NCHR to manage the process of observing the referendum

Fady Salah
5 Min Read
The constitutional referendum will be held on two stages, the final stage will take place next Saturday.. (DNE/ FILE PHOTO/ Hassan Ibrahim)
In March 2011 the constitutional amendment was approved by a large majority of votes cast in a national referendum. (DNE/ FILE PHOTO/ Hassan Ibrahim)
During the 15 December constitutional referendum voters must vote in the towns where they are registered. (DNE/ FILE PHOTO/ Hassan Ibrahim)

In preparation for the referendum due to be held on Saturday, the National Council for Human Rights announced Wednesday it was tasked by the Supreme Electoral Committee (SEC) to manage the process of observing the referendum.

“The SEC has passed this responsibility over to us since it’s extremely busy preparing for the referendum,” Abdel Moneim Abdel Maqsood, NCHR member and Muslim Brotherhood leading figure, said in a press conference held Wednesday. “That doesn’t mean that only observers affiliated with the Council get to observe the referendum.

Abdel Maqsood stated that time is what pushed the SEC to take such a decision. He promised that during the next parliamentary elections due to take place shortly after the referendum, should the constitution be passed, would witness a much bigger role for human rights organisations.

An Elections Support Committee has been established within the NCHR to oversee the referendum, Mohamed Al-Damaty, NCHR member said during the press conference. The committee includes Al-Damaty, Abdel Maqsood and Hoda Abdel Moneim.

 “The committee hereby vows to observe the elections with integrity and neutrality,” Al-Damaty said, adding that they shall stand at an equal distance between those who shall vote for or against the referendum.

The NCHR refused to acknowledge any organisations which already received permission from the SEC to supervise any previous elections. “Any organisations intent on observing the referendum shall approach us right away for permission,” Al-Damaty said.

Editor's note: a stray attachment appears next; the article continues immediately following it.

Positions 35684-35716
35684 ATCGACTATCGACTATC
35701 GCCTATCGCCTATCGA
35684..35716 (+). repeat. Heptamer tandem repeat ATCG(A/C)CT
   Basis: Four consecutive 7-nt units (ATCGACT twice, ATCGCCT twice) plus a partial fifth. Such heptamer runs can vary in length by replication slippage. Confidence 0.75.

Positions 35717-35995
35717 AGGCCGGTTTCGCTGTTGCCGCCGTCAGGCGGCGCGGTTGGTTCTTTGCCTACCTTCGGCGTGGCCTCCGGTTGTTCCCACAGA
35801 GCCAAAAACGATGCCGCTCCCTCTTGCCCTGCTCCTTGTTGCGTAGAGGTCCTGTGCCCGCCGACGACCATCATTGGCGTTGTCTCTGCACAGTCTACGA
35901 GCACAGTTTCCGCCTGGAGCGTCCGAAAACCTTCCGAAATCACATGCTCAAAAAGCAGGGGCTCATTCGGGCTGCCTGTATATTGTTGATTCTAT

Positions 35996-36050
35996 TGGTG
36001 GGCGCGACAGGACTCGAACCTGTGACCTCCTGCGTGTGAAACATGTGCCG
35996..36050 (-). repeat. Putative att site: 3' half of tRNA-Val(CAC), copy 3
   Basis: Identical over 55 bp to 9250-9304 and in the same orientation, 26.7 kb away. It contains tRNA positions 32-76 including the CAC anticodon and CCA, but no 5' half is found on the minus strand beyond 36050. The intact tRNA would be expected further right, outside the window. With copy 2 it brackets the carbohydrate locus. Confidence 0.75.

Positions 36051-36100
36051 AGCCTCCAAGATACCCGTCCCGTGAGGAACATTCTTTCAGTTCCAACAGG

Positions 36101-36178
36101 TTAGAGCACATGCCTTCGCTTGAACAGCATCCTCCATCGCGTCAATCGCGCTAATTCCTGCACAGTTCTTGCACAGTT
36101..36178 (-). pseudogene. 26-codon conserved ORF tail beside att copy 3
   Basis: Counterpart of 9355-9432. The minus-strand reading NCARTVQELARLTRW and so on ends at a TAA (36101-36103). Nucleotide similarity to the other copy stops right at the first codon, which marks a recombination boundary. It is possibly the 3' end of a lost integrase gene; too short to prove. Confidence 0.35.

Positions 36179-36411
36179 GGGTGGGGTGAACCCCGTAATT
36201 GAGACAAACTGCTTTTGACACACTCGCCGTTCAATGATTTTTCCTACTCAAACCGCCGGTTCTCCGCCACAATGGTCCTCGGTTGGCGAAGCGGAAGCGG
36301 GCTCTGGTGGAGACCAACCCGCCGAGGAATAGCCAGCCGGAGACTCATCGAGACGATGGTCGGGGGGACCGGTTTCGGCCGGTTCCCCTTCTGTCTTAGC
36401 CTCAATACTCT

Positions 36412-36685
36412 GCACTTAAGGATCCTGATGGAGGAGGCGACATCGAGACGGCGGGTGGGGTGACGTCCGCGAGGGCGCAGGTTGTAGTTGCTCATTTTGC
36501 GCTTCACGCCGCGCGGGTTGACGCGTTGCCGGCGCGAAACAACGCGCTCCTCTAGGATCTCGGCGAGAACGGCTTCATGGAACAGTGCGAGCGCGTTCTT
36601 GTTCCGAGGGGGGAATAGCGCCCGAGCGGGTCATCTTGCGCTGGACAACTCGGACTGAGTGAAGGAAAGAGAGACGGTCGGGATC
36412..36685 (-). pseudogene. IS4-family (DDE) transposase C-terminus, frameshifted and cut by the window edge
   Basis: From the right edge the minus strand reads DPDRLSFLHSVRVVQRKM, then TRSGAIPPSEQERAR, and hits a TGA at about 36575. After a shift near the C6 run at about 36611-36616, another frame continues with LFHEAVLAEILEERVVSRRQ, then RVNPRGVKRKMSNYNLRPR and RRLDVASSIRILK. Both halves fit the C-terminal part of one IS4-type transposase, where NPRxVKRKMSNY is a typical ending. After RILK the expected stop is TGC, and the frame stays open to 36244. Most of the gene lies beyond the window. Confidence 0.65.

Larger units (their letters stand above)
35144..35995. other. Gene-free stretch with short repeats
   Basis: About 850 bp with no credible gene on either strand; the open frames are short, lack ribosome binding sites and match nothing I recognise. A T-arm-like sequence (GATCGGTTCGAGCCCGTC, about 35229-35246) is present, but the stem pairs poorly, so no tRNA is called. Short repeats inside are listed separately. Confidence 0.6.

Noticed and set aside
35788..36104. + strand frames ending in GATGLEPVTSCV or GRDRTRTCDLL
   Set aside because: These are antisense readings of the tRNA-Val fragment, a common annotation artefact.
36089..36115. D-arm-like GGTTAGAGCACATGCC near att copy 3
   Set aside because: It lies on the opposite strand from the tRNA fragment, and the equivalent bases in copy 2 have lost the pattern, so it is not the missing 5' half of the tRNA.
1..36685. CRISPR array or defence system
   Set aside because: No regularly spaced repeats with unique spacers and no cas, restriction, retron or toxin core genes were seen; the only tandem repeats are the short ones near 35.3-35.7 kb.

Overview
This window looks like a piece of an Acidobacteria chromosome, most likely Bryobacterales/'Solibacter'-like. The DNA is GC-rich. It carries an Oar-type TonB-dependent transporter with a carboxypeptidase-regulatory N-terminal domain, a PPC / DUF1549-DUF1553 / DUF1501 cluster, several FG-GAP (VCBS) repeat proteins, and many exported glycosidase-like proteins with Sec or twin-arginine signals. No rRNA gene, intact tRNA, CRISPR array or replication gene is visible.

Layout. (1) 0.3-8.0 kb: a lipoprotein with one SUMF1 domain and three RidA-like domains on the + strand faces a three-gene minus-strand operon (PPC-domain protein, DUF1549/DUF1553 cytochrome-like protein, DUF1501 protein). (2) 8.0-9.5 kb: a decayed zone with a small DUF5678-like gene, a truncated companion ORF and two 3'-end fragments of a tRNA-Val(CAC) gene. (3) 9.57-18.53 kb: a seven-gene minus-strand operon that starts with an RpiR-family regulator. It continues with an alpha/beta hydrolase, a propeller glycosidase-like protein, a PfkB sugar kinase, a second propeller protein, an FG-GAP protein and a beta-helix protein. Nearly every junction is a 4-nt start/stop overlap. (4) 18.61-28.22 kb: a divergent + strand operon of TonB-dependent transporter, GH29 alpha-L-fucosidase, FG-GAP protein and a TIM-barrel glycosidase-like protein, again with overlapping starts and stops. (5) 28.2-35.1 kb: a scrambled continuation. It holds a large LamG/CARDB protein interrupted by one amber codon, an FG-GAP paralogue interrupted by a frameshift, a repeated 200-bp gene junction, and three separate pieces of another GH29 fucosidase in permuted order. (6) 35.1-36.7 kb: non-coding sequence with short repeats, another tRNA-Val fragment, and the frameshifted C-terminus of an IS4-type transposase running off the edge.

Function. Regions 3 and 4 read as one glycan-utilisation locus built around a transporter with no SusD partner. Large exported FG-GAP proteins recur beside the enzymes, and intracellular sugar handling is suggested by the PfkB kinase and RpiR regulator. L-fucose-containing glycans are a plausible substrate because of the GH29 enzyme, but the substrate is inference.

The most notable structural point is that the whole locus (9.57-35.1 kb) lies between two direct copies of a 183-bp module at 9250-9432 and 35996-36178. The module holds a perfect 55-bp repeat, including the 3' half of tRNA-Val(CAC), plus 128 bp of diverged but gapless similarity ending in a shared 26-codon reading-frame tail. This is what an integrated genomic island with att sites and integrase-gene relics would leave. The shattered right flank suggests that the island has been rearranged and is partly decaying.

“The council has notified all organisations which had observed previous elections with this decision to give them enough time to sign up for new permissions,” Abdel Maqsood said. “I expect that we shall give out around 15,000 observation permissions. We have given out seven permissions already.”

Abdel Maqsood added that holding the referendum on two stages has given the NCHR more room in terms of providing permissions.

Having to submit new permissions could complicate the observers’ mission.

“This is such short notice,” Mustafa Hegazy, official spokesperson of Shayfeenkom elections watchdog, said. “How can you ask me to find the time to collect copies and IDs in a period of two days? It is nonsense.”

Hegazy stated that at least a ten-day notice was needed for the observers to be ready. As far as Hegazy knows, Shayfeenkom has received no notification from the NCHR as regards getting permission to observe the referendum, though it had observed the 2012 presidential elections.

The NCHR has witnessed the departure of eight of its members during the past two weeks. Those who departed, none of them from an Islamist background, criticised the way in which the council dealt with President Mohamed Morsy’s latest decisions.

During the press conference, a reporter suggested that the NCHR cannot provide neutral observation due its Islamist-led nature. However, Al-Damaty stated that the council doesn’t only comprise of Islamists.

“I neither belong to the Muslim Brotherhood nor to the Freedom and Justice Party,” Al-Damaty said. “As a matter of fact, I spent 20 years in the leftist Al-Taggamu party.” Al-Damaty added that negotiations are underway with the resigning members in an attempt to bring them back into the council.

Seif Al-Islam Hammad, human rights lawyer who resigned from the council over a week ago, confirmed the negotiations. However, he stated that his decision to leave the council was final.

The Shura Council appointed new staff for the NCHR in September. At least seven of the 20 members appointed are from an Islamist background. Since its establishment in 2003, the NCHR has often been viewed as being closely affiliated with the regime, a matter which has cost it much of its credibility among other human rights organisations.

Share This Article
Leave a comment